Sunita Williams, Butch Wilmore in no rush to come home: NASA

Denying that the two astronauts are stranded on ISS, NASA officials say they are using “the luxury of time” to learn more

File images of Sunita Williams and Butch Wilmore
File images of Sunita Williams and Butch Wilmore


Denying that NASA astronauts Sunita Williams and Butch Wilmore are stranded on the International Space Station (ISS), the US space agency and Boeing officials have said they are currently “not in any rush to come home”.

Amid multiple reports claiming that the two astronauts, sent to the orbiting laboratory onboard a Boeing Starliner spacecraft earlier this month, are stranded after suspected helium leaks, NASA and Boeing officials said they are using “the luxury of time” to learn more before the astronauts return to Earth.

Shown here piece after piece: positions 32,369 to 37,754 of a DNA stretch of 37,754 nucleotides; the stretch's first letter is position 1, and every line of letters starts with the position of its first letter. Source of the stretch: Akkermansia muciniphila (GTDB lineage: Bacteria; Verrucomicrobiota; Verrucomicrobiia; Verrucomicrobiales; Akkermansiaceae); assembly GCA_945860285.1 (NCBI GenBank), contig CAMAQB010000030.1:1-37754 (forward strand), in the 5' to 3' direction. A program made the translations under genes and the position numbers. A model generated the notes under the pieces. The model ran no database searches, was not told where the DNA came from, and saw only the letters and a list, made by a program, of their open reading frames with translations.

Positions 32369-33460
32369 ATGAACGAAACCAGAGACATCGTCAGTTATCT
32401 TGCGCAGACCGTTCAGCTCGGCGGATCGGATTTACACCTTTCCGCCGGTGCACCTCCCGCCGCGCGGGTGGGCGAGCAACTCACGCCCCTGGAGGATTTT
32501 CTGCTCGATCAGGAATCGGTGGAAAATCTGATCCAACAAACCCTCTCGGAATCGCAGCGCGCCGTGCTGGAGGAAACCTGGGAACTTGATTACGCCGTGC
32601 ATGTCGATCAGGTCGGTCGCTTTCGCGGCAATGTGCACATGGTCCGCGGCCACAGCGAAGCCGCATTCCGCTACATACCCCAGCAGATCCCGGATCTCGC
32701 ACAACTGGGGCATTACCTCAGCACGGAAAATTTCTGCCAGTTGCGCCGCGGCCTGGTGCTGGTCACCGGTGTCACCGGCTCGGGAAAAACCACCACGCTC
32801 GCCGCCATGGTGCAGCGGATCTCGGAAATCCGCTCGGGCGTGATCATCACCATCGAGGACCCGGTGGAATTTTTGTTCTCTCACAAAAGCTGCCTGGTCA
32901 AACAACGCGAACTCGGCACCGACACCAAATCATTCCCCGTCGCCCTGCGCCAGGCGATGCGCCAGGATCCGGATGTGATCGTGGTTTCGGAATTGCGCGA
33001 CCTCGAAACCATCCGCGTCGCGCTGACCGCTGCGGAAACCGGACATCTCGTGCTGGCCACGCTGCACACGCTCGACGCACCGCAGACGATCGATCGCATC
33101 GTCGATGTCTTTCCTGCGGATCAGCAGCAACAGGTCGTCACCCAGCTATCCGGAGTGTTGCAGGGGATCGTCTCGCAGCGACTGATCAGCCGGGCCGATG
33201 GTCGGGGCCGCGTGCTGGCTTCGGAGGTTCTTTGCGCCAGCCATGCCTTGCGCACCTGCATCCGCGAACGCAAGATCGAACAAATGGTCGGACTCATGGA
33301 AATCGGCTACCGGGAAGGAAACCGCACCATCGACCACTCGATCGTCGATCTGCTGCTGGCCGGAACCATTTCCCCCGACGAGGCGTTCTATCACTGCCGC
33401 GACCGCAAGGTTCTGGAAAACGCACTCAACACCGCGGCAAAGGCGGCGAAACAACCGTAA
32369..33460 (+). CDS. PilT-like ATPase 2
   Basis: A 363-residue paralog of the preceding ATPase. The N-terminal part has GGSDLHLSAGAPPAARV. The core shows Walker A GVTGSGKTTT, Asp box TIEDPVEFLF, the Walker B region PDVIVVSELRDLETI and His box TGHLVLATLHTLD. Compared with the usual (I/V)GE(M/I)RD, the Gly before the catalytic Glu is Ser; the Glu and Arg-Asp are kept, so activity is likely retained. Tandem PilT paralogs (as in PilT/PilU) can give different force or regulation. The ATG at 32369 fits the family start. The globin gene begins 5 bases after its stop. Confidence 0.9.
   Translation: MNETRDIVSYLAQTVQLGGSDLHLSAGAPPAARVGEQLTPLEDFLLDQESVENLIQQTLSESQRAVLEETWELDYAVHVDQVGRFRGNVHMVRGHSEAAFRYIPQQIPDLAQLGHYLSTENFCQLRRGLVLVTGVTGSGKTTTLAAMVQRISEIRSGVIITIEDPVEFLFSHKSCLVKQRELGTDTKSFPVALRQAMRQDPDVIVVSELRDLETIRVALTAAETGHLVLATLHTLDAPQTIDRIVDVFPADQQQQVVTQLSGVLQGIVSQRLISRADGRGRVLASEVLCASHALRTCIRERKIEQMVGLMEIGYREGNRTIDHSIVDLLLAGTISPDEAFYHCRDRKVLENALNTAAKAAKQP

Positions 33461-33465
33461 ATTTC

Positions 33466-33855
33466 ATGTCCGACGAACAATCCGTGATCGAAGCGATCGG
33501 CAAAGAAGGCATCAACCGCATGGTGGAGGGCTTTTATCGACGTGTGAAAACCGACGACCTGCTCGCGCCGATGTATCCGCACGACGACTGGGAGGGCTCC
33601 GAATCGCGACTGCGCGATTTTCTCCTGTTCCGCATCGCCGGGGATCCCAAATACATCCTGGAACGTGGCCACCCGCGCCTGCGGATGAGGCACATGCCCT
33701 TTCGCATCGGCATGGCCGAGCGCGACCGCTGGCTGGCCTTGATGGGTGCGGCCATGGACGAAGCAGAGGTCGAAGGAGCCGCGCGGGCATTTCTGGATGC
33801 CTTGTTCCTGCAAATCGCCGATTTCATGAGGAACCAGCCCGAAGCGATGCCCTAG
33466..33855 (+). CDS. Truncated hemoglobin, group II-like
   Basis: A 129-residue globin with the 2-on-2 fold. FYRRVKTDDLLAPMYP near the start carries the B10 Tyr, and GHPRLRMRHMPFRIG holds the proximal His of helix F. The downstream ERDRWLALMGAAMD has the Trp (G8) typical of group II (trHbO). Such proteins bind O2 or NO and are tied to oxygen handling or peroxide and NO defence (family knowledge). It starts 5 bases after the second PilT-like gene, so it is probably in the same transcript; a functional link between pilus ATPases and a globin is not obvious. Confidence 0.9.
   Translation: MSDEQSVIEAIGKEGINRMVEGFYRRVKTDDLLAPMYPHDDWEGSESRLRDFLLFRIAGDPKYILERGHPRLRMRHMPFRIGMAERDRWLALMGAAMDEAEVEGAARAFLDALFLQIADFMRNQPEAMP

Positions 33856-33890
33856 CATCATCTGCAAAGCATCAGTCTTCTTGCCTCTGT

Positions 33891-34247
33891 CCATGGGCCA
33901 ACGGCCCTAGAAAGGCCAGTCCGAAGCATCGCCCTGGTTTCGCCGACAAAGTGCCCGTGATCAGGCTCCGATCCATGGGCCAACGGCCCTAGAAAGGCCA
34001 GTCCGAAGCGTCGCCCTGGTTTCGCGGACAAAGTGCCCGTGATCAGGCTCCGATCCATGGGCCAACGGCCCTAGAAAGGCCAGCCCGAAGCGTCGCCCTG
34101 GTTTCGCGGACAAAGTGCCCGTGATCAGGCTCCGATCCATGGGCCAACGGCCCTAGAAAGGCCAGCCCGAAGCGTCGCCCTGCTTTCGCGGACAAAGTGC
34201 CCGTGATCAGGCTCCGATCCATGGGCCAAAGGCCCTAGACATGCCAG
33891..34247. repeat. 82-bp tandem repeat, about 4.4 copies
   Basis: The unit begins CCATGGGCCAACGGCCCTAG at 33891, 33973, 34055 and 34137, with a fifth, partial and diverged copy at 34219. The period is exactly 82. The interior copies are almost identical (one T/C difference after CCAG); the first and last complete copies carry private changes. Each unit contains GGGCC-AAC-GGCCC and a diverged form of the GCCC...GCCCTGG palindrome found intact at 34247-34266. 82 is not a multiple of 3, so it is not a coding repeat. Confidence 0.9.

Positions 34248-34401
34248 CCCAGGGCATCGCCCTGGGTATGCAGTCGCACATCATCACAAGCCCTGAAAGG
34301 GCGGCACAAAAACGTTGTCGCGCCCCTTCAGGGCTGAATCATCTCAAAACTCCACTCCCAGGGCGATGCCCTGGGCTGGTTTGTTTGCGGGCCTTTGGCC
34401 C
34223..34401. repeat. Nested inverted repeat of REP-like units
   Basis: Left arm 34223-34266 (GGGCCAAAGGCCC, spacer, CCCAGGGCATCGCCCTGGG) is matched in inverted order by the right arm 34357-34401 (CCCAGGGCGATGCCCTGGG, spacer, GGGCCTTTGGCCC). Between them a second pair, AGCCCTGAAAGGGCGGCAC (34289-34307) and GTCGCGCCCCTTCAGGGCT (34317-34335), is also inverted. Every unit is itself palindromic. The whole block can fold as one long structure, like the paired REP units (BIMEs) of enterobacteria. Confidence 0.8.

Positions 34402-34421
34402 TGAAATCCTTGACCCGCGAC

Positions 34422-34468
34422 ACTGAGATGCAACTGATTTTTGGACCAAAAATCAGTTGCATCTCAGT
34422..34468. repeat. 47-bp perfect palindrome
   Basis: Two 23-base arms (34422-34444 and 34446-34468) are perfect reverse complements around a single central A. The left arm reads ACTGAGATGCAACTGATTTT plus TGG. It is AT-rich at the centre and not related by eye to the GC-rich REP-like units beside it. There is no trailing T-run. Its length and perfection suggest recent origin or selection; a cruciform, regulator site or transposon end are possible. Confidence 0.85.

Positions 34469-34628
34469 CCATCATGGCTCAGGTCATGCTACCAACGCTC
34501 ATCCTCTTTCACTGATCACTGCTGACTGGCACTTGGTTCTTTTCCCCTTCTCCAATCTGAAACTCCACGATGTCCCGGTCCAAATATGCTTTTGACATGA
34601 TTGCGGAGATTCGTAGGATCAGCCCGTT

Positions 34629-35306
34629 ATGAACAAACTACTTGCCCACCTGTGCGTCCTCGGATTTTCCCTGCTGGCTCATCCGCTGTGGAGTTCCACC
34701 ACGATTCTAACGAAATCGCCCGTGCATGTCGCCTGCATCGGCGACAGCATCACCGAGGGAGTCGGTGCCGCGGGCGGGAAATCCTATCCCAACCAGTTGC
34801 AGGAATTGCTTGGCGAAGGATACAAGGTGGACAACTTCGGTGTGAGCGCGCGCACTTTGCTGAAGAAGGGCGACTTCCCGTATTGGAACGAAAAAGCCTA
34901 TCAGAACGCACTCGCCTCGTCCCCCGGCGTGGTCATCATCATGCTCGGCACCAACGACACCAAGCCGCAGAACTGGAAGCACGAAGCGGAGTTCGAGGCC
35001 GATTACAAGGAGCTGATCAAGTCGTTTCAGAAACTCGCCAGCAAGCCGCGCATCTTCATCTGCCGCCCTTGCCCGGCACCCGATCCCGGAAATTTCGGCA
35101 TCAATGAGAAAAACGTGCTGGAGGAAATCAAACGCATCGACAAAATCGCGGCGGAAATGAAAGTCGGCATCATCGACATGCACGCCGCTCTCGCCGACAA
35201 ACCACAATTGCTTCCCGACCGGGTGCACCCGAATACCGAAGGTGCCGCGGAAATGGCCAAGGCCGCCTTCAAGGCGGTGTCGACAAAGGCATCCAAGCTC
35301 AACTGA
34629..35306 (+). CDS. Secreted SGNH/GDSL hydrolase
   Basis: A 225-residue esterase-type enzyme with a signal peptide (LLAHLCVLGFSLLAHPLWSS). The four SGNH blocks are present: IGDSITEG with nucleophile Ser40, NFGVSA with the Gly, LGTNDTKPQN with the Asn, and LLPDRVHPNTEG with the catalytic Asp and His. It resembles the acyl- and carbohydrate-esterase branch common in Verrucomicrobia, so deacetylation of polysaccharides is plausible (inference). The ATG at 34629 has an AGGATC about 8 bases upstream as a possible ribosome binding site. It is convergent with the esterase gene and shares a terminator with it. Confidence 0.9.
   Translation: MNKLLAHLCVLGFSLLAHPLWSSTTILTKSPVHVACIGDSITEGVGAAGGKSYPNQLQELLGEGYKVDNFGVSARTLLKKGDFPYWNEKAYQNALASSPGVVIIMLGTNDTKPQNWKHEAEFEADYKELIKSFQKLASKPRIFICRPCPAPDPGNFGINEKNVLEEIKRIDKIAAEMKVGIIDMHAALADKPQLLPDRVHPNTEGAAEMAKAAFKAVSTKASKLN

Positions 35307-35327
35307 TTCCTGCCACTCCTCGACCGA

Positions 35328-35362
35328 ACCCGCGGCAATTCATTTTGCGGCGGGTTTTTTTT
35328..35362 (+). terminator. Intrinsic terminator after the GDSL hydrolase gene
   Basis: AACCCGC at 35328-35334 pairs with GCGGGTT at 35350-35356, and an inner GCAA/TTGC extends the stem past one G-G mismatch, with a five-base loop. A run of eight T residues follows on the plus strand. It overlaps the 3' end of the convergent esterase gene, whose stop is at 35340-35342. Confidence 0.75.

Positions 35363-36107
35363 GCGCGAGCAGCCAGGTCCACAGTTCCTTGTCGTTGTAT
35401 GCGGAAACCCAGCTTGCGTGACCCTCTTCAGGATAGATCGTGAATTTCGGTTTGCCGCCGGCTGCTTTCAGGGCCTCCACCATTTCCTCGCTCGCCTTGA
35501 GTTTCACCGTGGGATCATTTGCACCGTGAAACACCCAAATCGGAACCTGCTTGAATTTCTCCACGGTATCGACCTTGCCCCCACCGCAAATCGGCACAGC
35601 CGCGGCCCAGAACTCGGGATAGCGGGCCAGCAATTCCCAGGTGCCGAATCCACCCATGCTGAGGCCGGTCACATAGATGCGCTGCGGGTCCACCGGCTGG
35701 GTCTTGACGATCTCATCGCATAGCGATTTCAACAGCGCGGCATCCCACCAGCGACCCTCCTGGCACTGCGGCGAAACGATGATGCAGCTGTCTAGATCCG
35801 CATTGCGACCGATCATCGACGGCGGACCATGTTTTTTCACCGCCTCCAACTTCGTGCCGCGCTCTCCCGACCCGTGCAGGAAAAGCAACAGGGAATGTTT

“I want to make it real clear that we’re not in any rush to come home,” Steve Stich, NASA’s commercial crew programme manager, was quoted as saying during a press conference late on Friday, 28 June (US time). “The station is a nice, safe place to stop and take our time to work through the vehicle and make sure we’re ready to come home."

NASA and Boeing continue to evaluate Starliner’s propulsion system performance before returning to Earth from the orbiting lab.

The US space agency said they are now targeting the end of July for the next spacewalk outside the space station.

This change allows teams on the ground to continue to troubleshoot and understand the water leak in the service and cooling umbilical unit that forced an early end to a spacewalk on 24 June.

Originally slated to spend eight days on the orbiting space laboratory, the astronauts reached the ISS on 6 June.

According to NASA, the spacecraft requires seven hours of time to perform a normal end-of-mission and it "currently has enough helium left in its tanks to support 70 hours of free flight activity following undocking."

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